Bluetooth Security with logo and three monitors at the LCDI

Bluetooth Vulnerability Assessment

Bluetooth Security

With popular television shows like CSI Cyber and Mr. Robot showcasing cybercriminals exploiting Bluetooth to gain access to their victims’ devices, Bluetooth security has become increasingly popular in the consumer market. But do you really know how safe you are from Bluetooth attacks?  

Analysis

Bluetooth is a wireless protocol that works by transferring data between devices using radio waves, making connections faster and easier to establish. This wireless standard encapsulates a large range of devices from wireless locks and hands-free calling devices to IOT devices such as smart light bulbs and smart pressure cookers. Our entire life can be controlled over Bluetooth with a one time verification for added security. Over the course of the past couple years, Bluetooth has solidified its reputation as one of the most popular forms of wireless connectivity. One of the direct results of this popularity is an increased urgency to address the security vulnerabilities present in the protocol.

Due to Bluetooth’s wide variety of applications and its functional range constantly expanding with each new release, maintaining its security is a growing concern. The current Bluetooth build, 4.0, has a maximum range of approximately 200 feet (60.96 meters). However, the soon-to-release Bluetooth 5.0 claims to double its speed and quadruple its range. This is to expected to be rolled out late 2016 – early 2017.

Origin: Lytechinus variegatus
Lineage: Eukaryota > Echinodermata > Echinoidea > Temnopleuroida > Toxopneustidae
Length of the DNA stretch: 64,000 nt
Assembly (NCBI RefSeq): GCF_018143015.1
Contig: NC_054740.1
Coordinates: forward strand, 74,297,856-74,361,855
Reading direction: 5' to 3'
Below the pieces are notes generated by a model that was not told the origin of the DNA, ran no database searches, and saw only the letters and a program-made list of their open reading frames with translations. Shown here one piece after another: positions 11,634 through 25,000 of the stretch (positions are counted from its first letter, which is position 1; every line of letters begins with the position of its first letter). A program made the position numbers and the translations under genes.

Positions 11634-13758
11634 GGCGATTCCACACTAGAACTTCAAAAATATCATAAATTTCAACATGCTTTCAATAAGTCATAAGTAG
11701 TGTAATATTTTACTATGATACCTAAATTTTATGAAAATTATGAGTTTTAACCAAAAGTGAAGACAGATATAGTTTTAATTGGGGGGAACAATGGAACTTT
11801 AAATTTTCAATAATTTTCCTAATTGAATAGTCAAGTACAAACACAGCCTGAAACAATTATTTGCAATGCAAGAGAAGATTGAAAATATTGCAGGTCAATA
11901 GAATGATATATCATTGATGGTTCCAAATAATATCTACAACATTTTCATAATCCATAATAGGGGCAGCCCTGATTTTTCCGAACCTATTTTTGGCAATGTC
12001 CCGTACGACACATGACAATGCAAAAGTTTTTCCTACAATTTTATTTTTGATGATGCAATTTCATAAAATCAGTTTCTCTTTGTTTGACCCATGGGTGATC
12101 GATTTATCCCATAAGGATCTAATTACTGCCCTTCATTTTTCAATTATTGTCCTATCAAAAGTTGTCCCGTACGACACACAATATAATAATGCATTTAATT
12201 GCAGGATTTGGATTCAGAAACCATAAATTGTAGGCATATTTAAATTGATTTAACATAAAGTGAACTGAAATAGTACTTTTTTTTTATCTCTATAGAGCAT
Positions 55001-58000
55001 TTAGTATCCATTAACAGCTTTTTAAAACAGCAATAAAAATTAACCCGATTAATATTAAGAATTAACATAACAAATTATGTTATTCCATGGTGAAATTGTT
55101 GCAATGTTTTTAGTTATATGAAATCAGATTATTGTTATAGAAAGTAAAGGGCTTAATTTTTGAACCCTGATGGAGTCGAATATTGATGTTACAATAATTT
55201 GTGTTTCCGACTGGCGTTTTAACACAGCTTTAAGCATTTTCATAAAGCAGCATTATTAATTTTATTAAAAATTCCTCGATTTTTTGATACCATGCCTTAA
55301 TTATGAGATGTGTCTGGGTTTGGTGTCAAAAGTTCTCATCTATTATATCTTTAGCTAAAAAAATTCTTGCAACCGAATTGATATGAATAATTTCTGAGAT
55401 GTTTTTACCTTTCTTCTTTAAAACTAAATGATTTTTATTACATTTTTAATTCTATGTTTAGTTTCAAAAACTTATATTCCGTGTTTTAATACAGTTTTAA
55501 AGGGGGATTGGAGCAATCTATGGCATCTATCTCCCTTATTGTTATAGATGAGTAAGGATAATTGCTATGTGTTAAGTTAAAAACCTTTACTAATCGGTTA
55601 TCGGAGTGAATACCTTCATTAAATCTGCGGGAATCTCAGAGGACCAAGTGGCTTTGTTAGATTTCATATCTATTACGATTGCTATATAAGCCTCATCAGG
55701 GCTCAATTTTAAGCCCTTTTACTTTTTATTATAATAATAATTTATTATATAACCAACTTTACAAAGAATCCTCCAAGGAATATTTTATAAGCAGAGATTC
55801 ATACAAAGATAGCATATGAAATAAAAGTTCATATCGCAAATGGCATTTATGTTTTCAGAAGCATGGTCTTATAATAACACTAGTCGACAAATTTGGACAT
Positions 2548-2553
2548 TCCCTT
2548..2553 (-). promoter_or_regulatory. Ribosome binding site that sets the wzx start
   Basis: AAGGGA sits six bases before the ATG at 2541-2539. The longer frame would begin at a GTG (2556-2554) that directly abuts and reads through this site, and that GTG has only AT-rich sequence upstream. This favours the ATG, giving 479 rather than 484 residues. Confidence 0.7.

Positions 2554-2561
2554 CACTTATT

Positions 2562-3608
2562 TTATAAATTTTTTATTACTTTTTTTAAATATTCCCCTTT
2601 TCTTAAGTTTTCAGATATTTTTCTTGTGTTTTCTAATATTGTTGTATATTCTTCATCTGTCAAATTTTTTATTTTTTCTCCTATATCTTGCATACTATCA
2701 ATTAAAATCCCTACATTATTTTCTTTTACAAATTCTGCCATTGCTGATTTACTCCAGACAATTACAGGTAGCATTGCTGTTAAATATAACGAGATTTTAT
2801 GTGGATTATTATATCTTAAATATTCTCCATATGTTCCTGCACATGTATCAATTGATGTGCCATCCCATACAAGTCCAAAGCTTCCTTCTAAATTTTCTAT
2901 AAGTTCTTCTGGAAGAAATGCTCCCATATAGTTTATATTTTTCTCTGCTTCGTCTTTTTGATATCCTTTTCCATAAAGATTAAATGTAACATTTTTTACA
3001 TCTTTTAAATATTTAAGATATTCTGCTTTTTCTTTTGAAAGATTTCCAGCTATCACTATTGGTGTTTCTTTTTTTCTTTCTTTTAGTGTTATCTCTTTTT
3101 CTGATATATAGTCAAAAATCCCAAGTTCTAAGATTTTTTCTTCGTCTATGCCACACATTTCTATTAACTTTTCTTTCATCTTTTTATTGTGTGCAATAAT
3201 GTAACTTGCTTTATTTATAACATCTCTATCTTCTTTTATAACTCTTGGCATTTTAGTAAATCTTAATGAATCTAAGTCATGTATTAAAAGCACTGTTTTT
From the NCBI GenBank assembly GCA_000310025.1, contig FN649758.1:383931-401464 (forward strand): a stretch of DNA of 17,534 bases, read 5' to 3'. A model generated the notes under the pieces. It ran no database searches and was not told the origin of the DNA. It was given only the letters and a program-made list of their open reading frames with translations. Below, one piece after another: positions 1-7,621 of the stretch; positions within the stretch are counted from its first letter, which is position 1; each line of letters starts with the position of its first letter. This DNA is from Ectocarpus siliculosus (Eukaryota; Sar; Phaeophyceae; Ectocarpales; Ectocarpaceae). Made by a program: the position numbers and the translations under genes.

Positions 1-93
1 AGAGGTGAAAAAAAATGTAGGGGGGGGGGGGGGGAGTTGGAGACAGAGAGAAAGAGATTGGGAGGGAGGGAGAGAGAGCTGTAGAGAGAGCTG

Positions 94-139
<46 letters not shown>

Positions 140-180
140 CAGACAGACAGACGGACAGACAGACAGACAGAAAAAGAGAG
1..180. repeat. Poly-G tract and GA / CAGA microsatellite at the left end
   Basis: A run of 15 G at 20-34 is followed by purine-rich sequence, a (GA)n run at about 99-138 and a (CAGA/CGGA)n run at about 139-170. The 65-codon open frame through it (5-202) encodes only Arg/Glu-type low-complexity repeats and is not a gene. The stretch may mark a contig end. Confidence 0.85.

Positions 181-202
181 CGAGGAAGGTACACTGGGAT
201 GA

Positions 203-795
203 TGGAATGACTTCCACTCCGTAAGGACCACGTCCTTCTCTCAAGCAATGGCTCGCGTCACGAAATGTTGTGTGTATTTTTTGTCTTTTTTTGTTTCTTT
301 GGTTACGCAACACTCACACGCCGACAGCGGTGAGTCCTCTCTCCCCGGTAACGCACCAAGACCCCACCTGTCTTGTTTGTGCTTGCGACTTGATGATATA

Process

The Bluetooth Team has been conducting research on two tools: Pwnie Express’s BlueHydra and Econocom Digital Security’s Btlejuice, both of which are used to exploit current vulnerabilities in Bluetooth’s framework. In order to increase awareness regarding the security of Bluetooth enabled devices, various tests will be conducted to understand the amount of information that can be collected and taken advantage of using these tools. To do so, the LCDI has gathered an array of devices that will be tested throughout the project, such as Bluetooth locks, trackers, and keyboards.

Conclusion

As Bluetooth compatible devices become increasingly popular, its exploits put a wider range of personal devices at risk. We hope to gather information regarding each tool’s features and what exactly an attacker can do to a Bluetooth-enabled device. With many exciting tests coming up and our experience with BlueHydra and Btlejuice increasing, we hope to publish an interesting final report to share with you for the end of the semester. Stay tuned!
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